How does a power regulator help "smooth out" a power supply?

I saw in an electronics book in a diagram that they had a capacitor running between the power rail and ground, with items plugged into those rails. How does the capacitor help out there, to "smooth things out"?


Capacitors reduce ripple in a DC line. They are a charge storage device, so when the voltage is dropping from a peak they help hold it up, when it is rising to a peak from a trough they charge drawing against the rising voltage. For DC filters, caps are usually very large values and size to provide the maximum sustaining charge and slow the rise to the peak.

In a transformer power supply large capacitor is needed to hold enough energy and charge between peaks in the mains supply (which occur at 100 or 120Hz).

In a modern switch-mode supply the input is chopped up at perhaps 20kHz and the storage capacitors only have to store energy across the mains zero-crossing for a much smaller proportion of the time.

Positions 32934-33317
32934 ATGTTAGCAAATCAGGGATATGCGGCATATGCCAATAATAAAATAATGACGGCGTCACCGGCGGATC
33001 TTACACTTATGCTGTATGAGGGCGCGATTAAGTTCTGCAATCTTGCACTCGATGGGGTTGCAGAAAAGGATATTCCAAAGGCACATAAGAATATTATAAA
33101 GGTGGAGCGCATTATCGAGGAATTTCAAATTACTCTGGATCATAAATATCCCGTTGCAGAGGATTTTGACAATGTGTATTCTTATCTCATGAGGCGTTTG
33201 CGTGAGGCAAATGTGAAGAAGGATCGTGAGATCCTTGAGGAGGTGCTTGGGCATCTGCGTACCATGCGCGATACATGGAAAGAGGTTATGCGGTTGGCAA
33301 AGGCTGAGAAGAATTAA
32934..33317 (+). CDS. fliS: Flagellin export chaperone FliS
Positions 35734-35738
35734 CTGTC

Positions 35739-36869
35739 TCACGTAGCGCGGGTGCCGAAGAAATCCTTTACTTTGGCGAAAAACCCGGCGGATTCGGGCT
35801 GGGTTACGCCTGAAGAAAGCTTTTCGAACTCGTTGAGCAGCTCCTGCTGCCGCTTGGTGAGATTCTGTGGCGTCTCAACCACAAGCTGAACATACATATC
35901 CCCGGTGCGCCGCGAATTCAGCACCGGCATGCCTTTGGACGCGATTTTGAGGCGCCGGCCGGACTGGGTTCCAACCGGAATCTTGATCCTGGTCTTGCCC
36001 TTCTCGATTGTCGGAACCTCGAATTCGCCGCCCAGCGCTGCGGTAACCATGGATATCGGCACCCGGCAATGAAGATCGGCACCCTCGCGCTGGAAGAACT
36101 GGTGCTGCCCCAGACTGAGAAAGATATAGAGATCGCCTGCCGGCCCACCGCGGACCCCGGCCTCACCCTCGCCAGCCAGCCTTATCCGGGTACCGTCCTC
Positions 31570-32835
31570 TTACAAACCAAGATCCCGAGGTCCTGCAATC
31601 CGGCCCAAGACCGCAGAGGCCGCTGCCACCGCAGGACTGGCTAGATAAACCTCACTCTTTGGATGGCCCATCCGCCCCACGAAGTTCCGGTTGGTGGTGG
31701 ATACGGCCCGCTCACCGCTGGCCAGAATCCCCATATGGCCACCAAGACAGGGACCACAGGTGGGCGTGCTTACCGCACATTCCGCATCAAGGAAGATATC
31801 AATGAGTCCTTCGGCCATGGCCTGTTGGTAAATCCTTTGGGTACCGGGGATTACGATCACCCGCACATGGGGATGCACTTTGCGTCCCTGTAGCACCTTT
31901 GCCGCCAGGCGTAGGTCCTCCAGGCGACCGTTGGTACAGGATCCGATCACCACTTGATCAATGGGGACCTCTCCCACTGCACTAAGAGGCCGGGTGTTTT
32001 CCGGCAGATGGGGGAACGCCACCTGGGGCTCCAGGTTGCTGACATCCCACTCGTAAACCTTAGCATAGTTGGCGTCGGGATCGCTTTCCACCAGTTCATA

The equation for an ideal capacitor is C dV = I dt (or put another way CV=Q where C is capacitance, Q is charge, dV is change in voltage, dt is a time interval.)

Say you want to provide 2A for 5ms whilest not letting the voltage drop more than 0.2V, you plug those figures into the first equation and get C = 50mF (= 50,000uF).

Further down the power supply chain capacitors serve to hold the voltage rail up on much shorter timescales, down to nanoseconds for the per-chip decoupling. At these timescales the self-inductance of the power wiring becomes more significant than its resistance, and placing a capacitor remote from the chip wouldn't work at all well.